Mitsuo Fuchida


Pearl Harbour Bomber

Mitsuo Fuchida's story illustrates the sovereignty of God's grace. To tell it,
I will have to take you back to the real life events of the Japanese attack on the Americans at Pearl Harbor 60 years ago, dramatised in the film commemorating it.

On Sunday December 7 1941, the US Pacific Fleets lay peacefully at anchor. Without declaring war the Japanese attacked and temporarily broke American naval power in the Pacific.

The man who commanded the Japanese air raid was 39 year-old Mitsuo Fuchida. As the senior commander he was first over Pearl Harbor and the last to leave it.

It was his order that started the fury of death and destruction which engulfed the Far East as part of World War II.

Later Fuchida wrote about that morning at Pearl Harbor. 'Seating myself in the first plane, I led the whole squadron of 360 planes into Pearl Harbor, and having ascertained that the main force of the American Pacific fleet, comprised of eight warships, was at anchor . . . I lifted the curtain of warfare by despatching . . . order No. 1: "Whole squadron, plunge into attack!" My heart was ablaze with joy for my success. . .'

Japanese 'Hitler'

Fuchida was one of Japan's most experienced pilots and took part in most major battles. He was a hardened man who even grew a toothbrush moustache in admiration of Hitler. One Japanese news cameraman had unofficial nicknames for all the senior officers. Fuchida's was 'Hitler', which tells you the sort of man Fuchida was at that time.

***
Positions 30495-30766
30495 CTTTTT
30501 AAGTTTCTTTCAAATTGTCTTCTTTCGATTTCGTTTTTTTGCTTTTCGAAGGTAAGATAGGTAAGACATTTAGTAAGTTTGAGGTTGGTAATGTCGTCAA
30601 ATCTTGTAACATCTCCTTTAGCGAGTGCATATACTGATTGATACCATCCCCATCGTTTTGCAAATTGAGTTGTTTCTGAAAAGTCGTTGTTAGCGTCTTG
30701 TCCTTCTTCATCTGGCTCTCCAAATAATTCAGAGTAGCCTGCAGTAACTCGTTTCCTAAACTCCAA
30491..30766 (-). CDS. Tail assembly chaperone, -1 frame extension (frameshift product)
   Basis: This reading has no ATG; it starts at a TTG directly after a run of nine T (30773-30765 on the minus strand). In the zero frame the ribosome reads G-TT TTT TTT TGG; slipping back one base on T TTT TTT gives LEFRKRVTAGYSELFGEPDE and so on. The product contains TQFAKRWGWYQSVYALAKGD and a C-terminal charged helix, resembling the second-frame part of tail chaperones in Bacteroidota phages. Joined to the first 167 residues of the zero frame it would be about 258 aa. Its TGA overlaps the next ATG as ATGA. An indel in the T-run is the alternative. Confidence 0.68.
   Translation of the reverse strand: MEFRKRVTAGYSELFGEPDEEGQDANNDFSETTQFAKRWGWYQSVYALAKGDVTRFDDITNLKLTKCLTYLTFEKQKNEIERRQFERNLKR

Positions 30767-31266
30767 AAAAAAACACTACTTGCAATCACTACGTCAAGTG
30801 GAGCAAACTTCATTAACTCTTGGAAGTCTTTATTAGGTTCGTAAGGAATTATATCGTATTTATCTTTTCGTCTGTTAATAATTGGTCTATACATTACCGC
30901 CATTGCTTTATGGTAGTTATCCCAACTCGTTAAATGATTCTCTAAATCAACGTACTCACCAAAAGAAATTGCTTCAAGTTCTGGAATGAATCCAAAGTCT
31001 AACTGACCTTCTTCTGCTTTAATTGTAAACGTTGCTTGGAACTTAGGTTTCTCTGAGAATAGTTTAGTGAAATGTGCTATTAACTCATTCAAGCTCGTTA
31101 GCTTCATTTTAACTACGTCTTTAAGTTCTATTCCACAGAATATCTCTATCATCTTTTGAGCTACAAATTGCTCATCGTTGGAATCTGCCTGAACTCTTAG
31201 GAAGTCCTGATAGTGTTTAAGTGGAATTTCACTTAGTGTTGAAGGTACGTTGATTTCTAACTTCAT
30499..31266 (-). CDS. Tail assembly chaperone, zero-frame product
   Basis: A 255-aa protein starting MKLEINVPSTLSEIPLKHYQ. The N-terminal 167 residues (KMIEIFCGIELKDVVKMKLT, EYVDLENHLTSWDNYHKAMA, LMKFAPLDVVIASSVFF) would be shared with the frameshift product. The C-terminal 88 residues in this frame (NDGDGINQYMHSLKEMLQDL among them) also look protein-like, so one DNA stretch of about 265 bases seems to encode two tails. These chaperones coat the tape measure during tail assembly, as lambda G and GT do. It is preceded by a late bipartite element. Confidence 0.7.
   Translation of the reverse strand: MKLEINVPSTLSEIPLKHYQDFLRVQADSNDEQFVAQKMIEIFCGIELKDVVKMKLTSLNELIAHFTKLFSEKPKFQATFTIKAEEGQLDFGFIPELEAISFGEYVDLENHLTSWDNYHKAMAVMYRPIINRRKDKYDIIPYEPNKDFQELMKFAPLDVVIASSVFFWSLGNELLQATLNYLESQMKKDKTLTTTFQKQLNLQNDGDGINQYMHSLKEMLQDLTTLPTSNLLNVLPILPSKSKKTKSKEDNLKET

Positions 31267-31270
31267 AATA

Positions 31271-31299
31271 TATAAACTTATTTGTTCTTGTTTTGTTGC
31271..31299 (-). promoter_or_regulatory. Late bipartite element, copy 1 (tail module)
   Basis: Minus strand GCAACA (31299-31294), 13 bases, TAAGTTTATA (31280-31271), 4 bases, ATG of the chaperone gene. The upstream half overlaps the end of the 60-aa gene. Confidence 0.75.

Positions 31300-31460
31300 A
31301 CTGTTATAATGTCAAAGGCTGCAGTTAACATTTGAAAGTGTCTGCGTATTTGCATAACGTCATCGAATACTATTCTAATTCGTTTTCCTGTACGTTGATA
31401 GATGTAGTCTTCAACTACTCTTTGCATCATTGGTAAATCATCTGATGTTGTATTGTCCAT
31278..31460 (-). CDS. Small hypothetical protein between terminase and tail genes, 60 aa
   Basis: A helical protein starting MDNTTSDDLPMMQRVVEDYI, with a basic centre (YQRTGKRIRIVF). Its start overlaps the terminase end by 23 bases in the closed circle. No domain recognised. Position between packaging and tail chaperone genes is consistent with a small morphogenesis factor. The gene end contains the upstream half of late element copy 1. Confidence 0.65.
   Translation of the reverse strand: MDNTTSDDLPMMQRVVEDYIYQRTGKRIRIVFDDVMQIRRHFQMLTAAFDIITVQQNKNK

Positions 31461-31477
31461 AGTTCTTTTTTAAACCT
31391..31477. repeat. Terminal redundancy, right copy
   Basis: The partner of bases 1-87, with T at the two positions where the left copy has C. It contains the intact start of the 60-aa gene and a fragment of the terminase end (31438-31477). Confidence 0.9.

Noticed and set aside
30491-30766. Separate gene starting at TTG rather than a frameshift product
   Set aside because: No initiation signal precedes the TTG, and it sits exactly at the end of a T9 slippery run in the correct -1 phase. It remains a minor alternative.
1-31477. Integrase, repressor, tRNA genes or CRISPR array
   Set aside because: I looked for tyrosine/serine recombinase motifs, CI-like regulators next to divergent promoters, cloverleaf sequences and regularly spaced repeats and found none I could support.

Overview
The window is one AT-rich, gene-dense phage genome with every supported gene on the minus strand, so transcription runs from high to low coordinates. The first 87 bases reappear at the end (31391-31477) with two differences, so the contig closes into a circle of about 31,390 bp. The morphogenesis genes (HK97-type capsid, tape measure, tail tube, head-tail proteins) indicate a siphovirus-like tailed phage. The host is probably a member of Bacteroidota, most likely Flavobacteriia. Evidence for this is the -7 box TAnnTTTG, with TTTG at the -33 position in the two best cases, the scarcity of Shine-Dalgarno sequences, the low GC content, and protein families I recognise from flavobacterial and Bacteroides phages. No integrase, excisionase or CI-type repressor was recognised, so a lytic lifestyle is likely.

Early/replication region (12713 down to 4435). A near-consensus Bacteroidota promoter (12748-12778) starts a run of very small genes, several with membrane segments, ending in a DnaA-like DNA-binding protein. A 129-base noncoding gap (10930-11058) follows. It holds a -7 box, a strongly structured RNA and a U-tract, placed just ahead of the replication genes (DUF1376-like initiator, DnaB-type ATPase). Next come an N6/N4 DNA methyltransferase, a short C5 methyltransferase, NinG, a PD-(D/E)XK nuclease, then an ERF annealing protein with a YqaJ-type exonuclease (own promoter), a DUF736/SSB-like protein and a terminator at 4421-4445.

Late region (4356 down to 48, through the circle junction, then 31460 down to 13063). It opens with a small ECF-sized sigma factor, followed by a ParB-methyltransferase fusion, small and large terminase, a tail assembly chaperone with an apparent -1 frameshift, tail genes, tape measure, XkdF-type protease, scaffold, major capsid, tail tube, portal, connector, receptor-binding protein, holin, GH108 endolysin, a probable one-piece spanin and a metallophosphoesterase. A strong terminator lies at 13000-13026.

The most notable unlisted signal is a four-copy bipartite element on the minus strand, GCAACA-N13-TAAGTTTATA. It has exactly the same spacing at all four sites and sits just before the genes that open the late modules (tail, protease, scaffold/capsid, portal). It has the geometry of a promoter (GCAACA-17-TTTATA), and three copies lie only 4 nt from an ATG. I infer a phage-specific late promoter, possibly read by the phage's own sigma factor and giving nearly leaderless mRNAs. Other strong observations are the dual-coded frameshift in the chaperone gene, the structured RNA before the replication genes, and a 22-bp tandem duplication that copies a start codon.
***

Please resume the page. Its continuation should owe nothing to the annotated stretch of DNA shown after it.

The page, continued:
Just before the Battle of Midway he had an operation for appendicitis. He struggled up from the sick bay to the deck of the aircraft carrier to wave off his fellow pilots. An American plane dropped a bomb which broke both his legs, but had he not been on the deck he would have burned alive with the other 30 men trapped down below in the sick bay. He was blown into the sea and rescued.
By the end of the war he was the sole survivor of the seven commanders and 32 squadron leaders whom he had led at Pearl Harbor.

The day before Hiroshima

In 1945 he was in Hiroshima the day before the atom bomb was dropped attending a week-long conference. An urgent order came through ordering him to leave the conference and report to Tokyo. Then came the atomic bomb. In all there were six events in the war where he survived in unusual circumstances.

With Japan's defeat, Fuchida became a bitter, disillusioned man. He took up farming which he found boring. It did, however, give him time to think. He asked himself why he had survived a war which cost the lives of almost all his comrades.

It was now the period of the Cold War and it looked as if another war might start. He wrote a book called No more Pearl Harbor, during which it occurred to him that the mess the world was in was due to human nature.

'But who can change people?' he thought.
Tract at the railway station

Then he was called to give evidence in war crimes trials which the Americans were conducting. As he passed through Tokyo railway station a missionary gave him a tract called 'I was a prisoner of Japan'. In this tract the American, Jacob De Shazer, described how he had read the Bible while a prisoner and how he turned to Christ as a result.